The two Athribis zodiacs which we've already mentioned in section 2.1 (see Figures 2.20 and 3.9), were investigated by N.A. Morozov19. He described these zodiacs and the previous attempts of their dating as follows:
"In 1902 the British Egyptology School in London published the work of the Egyptologist W.M. Flinders Petrie under the title "Athribis." This book was devoted to the description of findings made by Petrie in 1901 in Upper Egypt near Sohag. Athribis was called in the antiquity Hat-Repit (i.e. Repit Citadel) and is located to the south from Dekr-Amba-Shenude (i.e. White Monastery), where remains of a monastery cell were discovered. This cell was dated by Egyptologists to be of the forth century A.D. To the south from that place, near Horgaze, where the surrounding rocks like a stairway descend to the Nile valley, there were excavated historical remains, which were associated by the researchers with the Old Kingdom. Earlier, in Athribis there were discovered two temples, one was estimated to be built in the time of reign of Ptolemy IX ... and construction of another was "initiated by Ptolemy XIII Auletes ... and finished by Claudius and HadrianAthribis is located on the perimeter of the desert and it was covered by the sand ... The second temple was similar to the Denderah temple or the temple in Edfu. The surrounding the temple columns exhibit Greek influence and sculpture decorations of the both temples point to the "Roman culture." ... Not far from the excavation site of these two temples ... Flinders Petrie discovered a man-made burial cave with walls covered by paintings and inscriptions. On the ceiling there were painted in color two horoscopes joined into one composition. Evidently, they were painted by the same artist, which means that the lower horoscope was painted not more than thirty years later after the upper one, but most probably, even this estimate is too large20".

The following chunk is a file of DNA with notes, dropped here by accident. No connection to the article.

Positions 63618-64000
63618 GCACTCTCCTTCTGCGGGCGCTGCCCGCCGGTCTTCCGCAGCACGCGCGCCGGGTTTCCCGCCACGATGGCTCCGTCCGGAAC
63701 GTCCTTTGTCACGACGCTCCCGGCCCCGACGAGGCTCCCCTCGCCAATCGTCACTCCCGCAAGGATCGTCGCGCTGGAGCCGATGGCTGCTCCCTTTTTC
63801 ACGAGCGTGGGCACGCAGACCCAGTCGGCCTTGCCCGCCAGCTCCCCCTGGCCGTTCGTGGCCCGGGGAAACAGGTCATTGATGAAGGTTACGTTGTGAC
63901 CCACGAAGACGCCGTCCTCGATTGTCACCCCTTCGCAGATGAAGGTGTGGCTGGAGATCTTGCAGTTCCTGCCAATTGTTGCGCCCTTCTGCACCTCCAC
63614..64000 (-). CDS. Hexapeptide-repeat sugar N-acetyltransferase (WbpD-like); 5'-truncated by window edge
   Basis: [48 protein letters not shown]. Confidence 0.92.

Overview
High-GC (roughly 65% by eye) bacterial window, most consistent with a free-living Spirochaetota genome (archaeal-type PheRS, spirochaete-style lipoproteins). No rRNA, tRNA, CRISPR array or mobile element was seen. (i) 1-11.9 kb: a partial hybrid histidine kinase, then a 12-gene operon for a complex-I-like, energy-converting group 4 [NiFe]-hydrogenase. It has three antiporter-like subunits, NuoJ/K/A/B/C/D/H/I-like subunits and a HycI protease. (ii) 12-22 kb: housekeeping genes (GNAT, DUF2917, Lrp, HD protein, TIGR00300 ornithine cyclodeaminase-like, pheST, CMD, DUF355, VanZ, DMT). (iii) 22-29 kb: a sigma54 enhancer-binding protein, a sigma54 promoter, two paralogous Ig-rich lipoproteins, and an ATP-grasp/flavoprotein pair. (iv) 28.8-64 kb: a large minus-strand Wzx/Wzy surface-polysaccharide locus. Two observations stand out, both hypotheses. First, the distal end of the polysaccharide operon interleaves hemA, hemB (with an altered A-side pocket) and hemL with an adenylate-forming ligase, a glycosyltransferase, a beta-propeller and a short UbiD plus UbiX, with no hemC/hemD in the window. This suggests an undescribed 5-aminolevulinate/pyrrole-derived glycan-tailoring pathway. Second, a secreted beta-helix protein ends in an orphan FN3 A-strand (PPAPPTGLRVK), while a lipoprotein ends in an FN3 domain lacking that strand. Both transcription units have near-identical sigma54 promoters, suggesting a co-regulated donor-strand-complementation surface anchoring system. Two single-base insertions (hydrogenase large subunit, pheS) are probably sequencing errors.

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The pathology of the poet says that the undevout astronomer is mad the pathology of the very plain man says that the genius is mad and between these extremes, which stand for ten thousand analogous excesses, the sovereign reason takes the part of a moderator and does what it can. I do not think that there is a pathology of the occult dedications, but about their extravagances no one can question, and it is not less difficult than thankless to act as a moderator regarding them.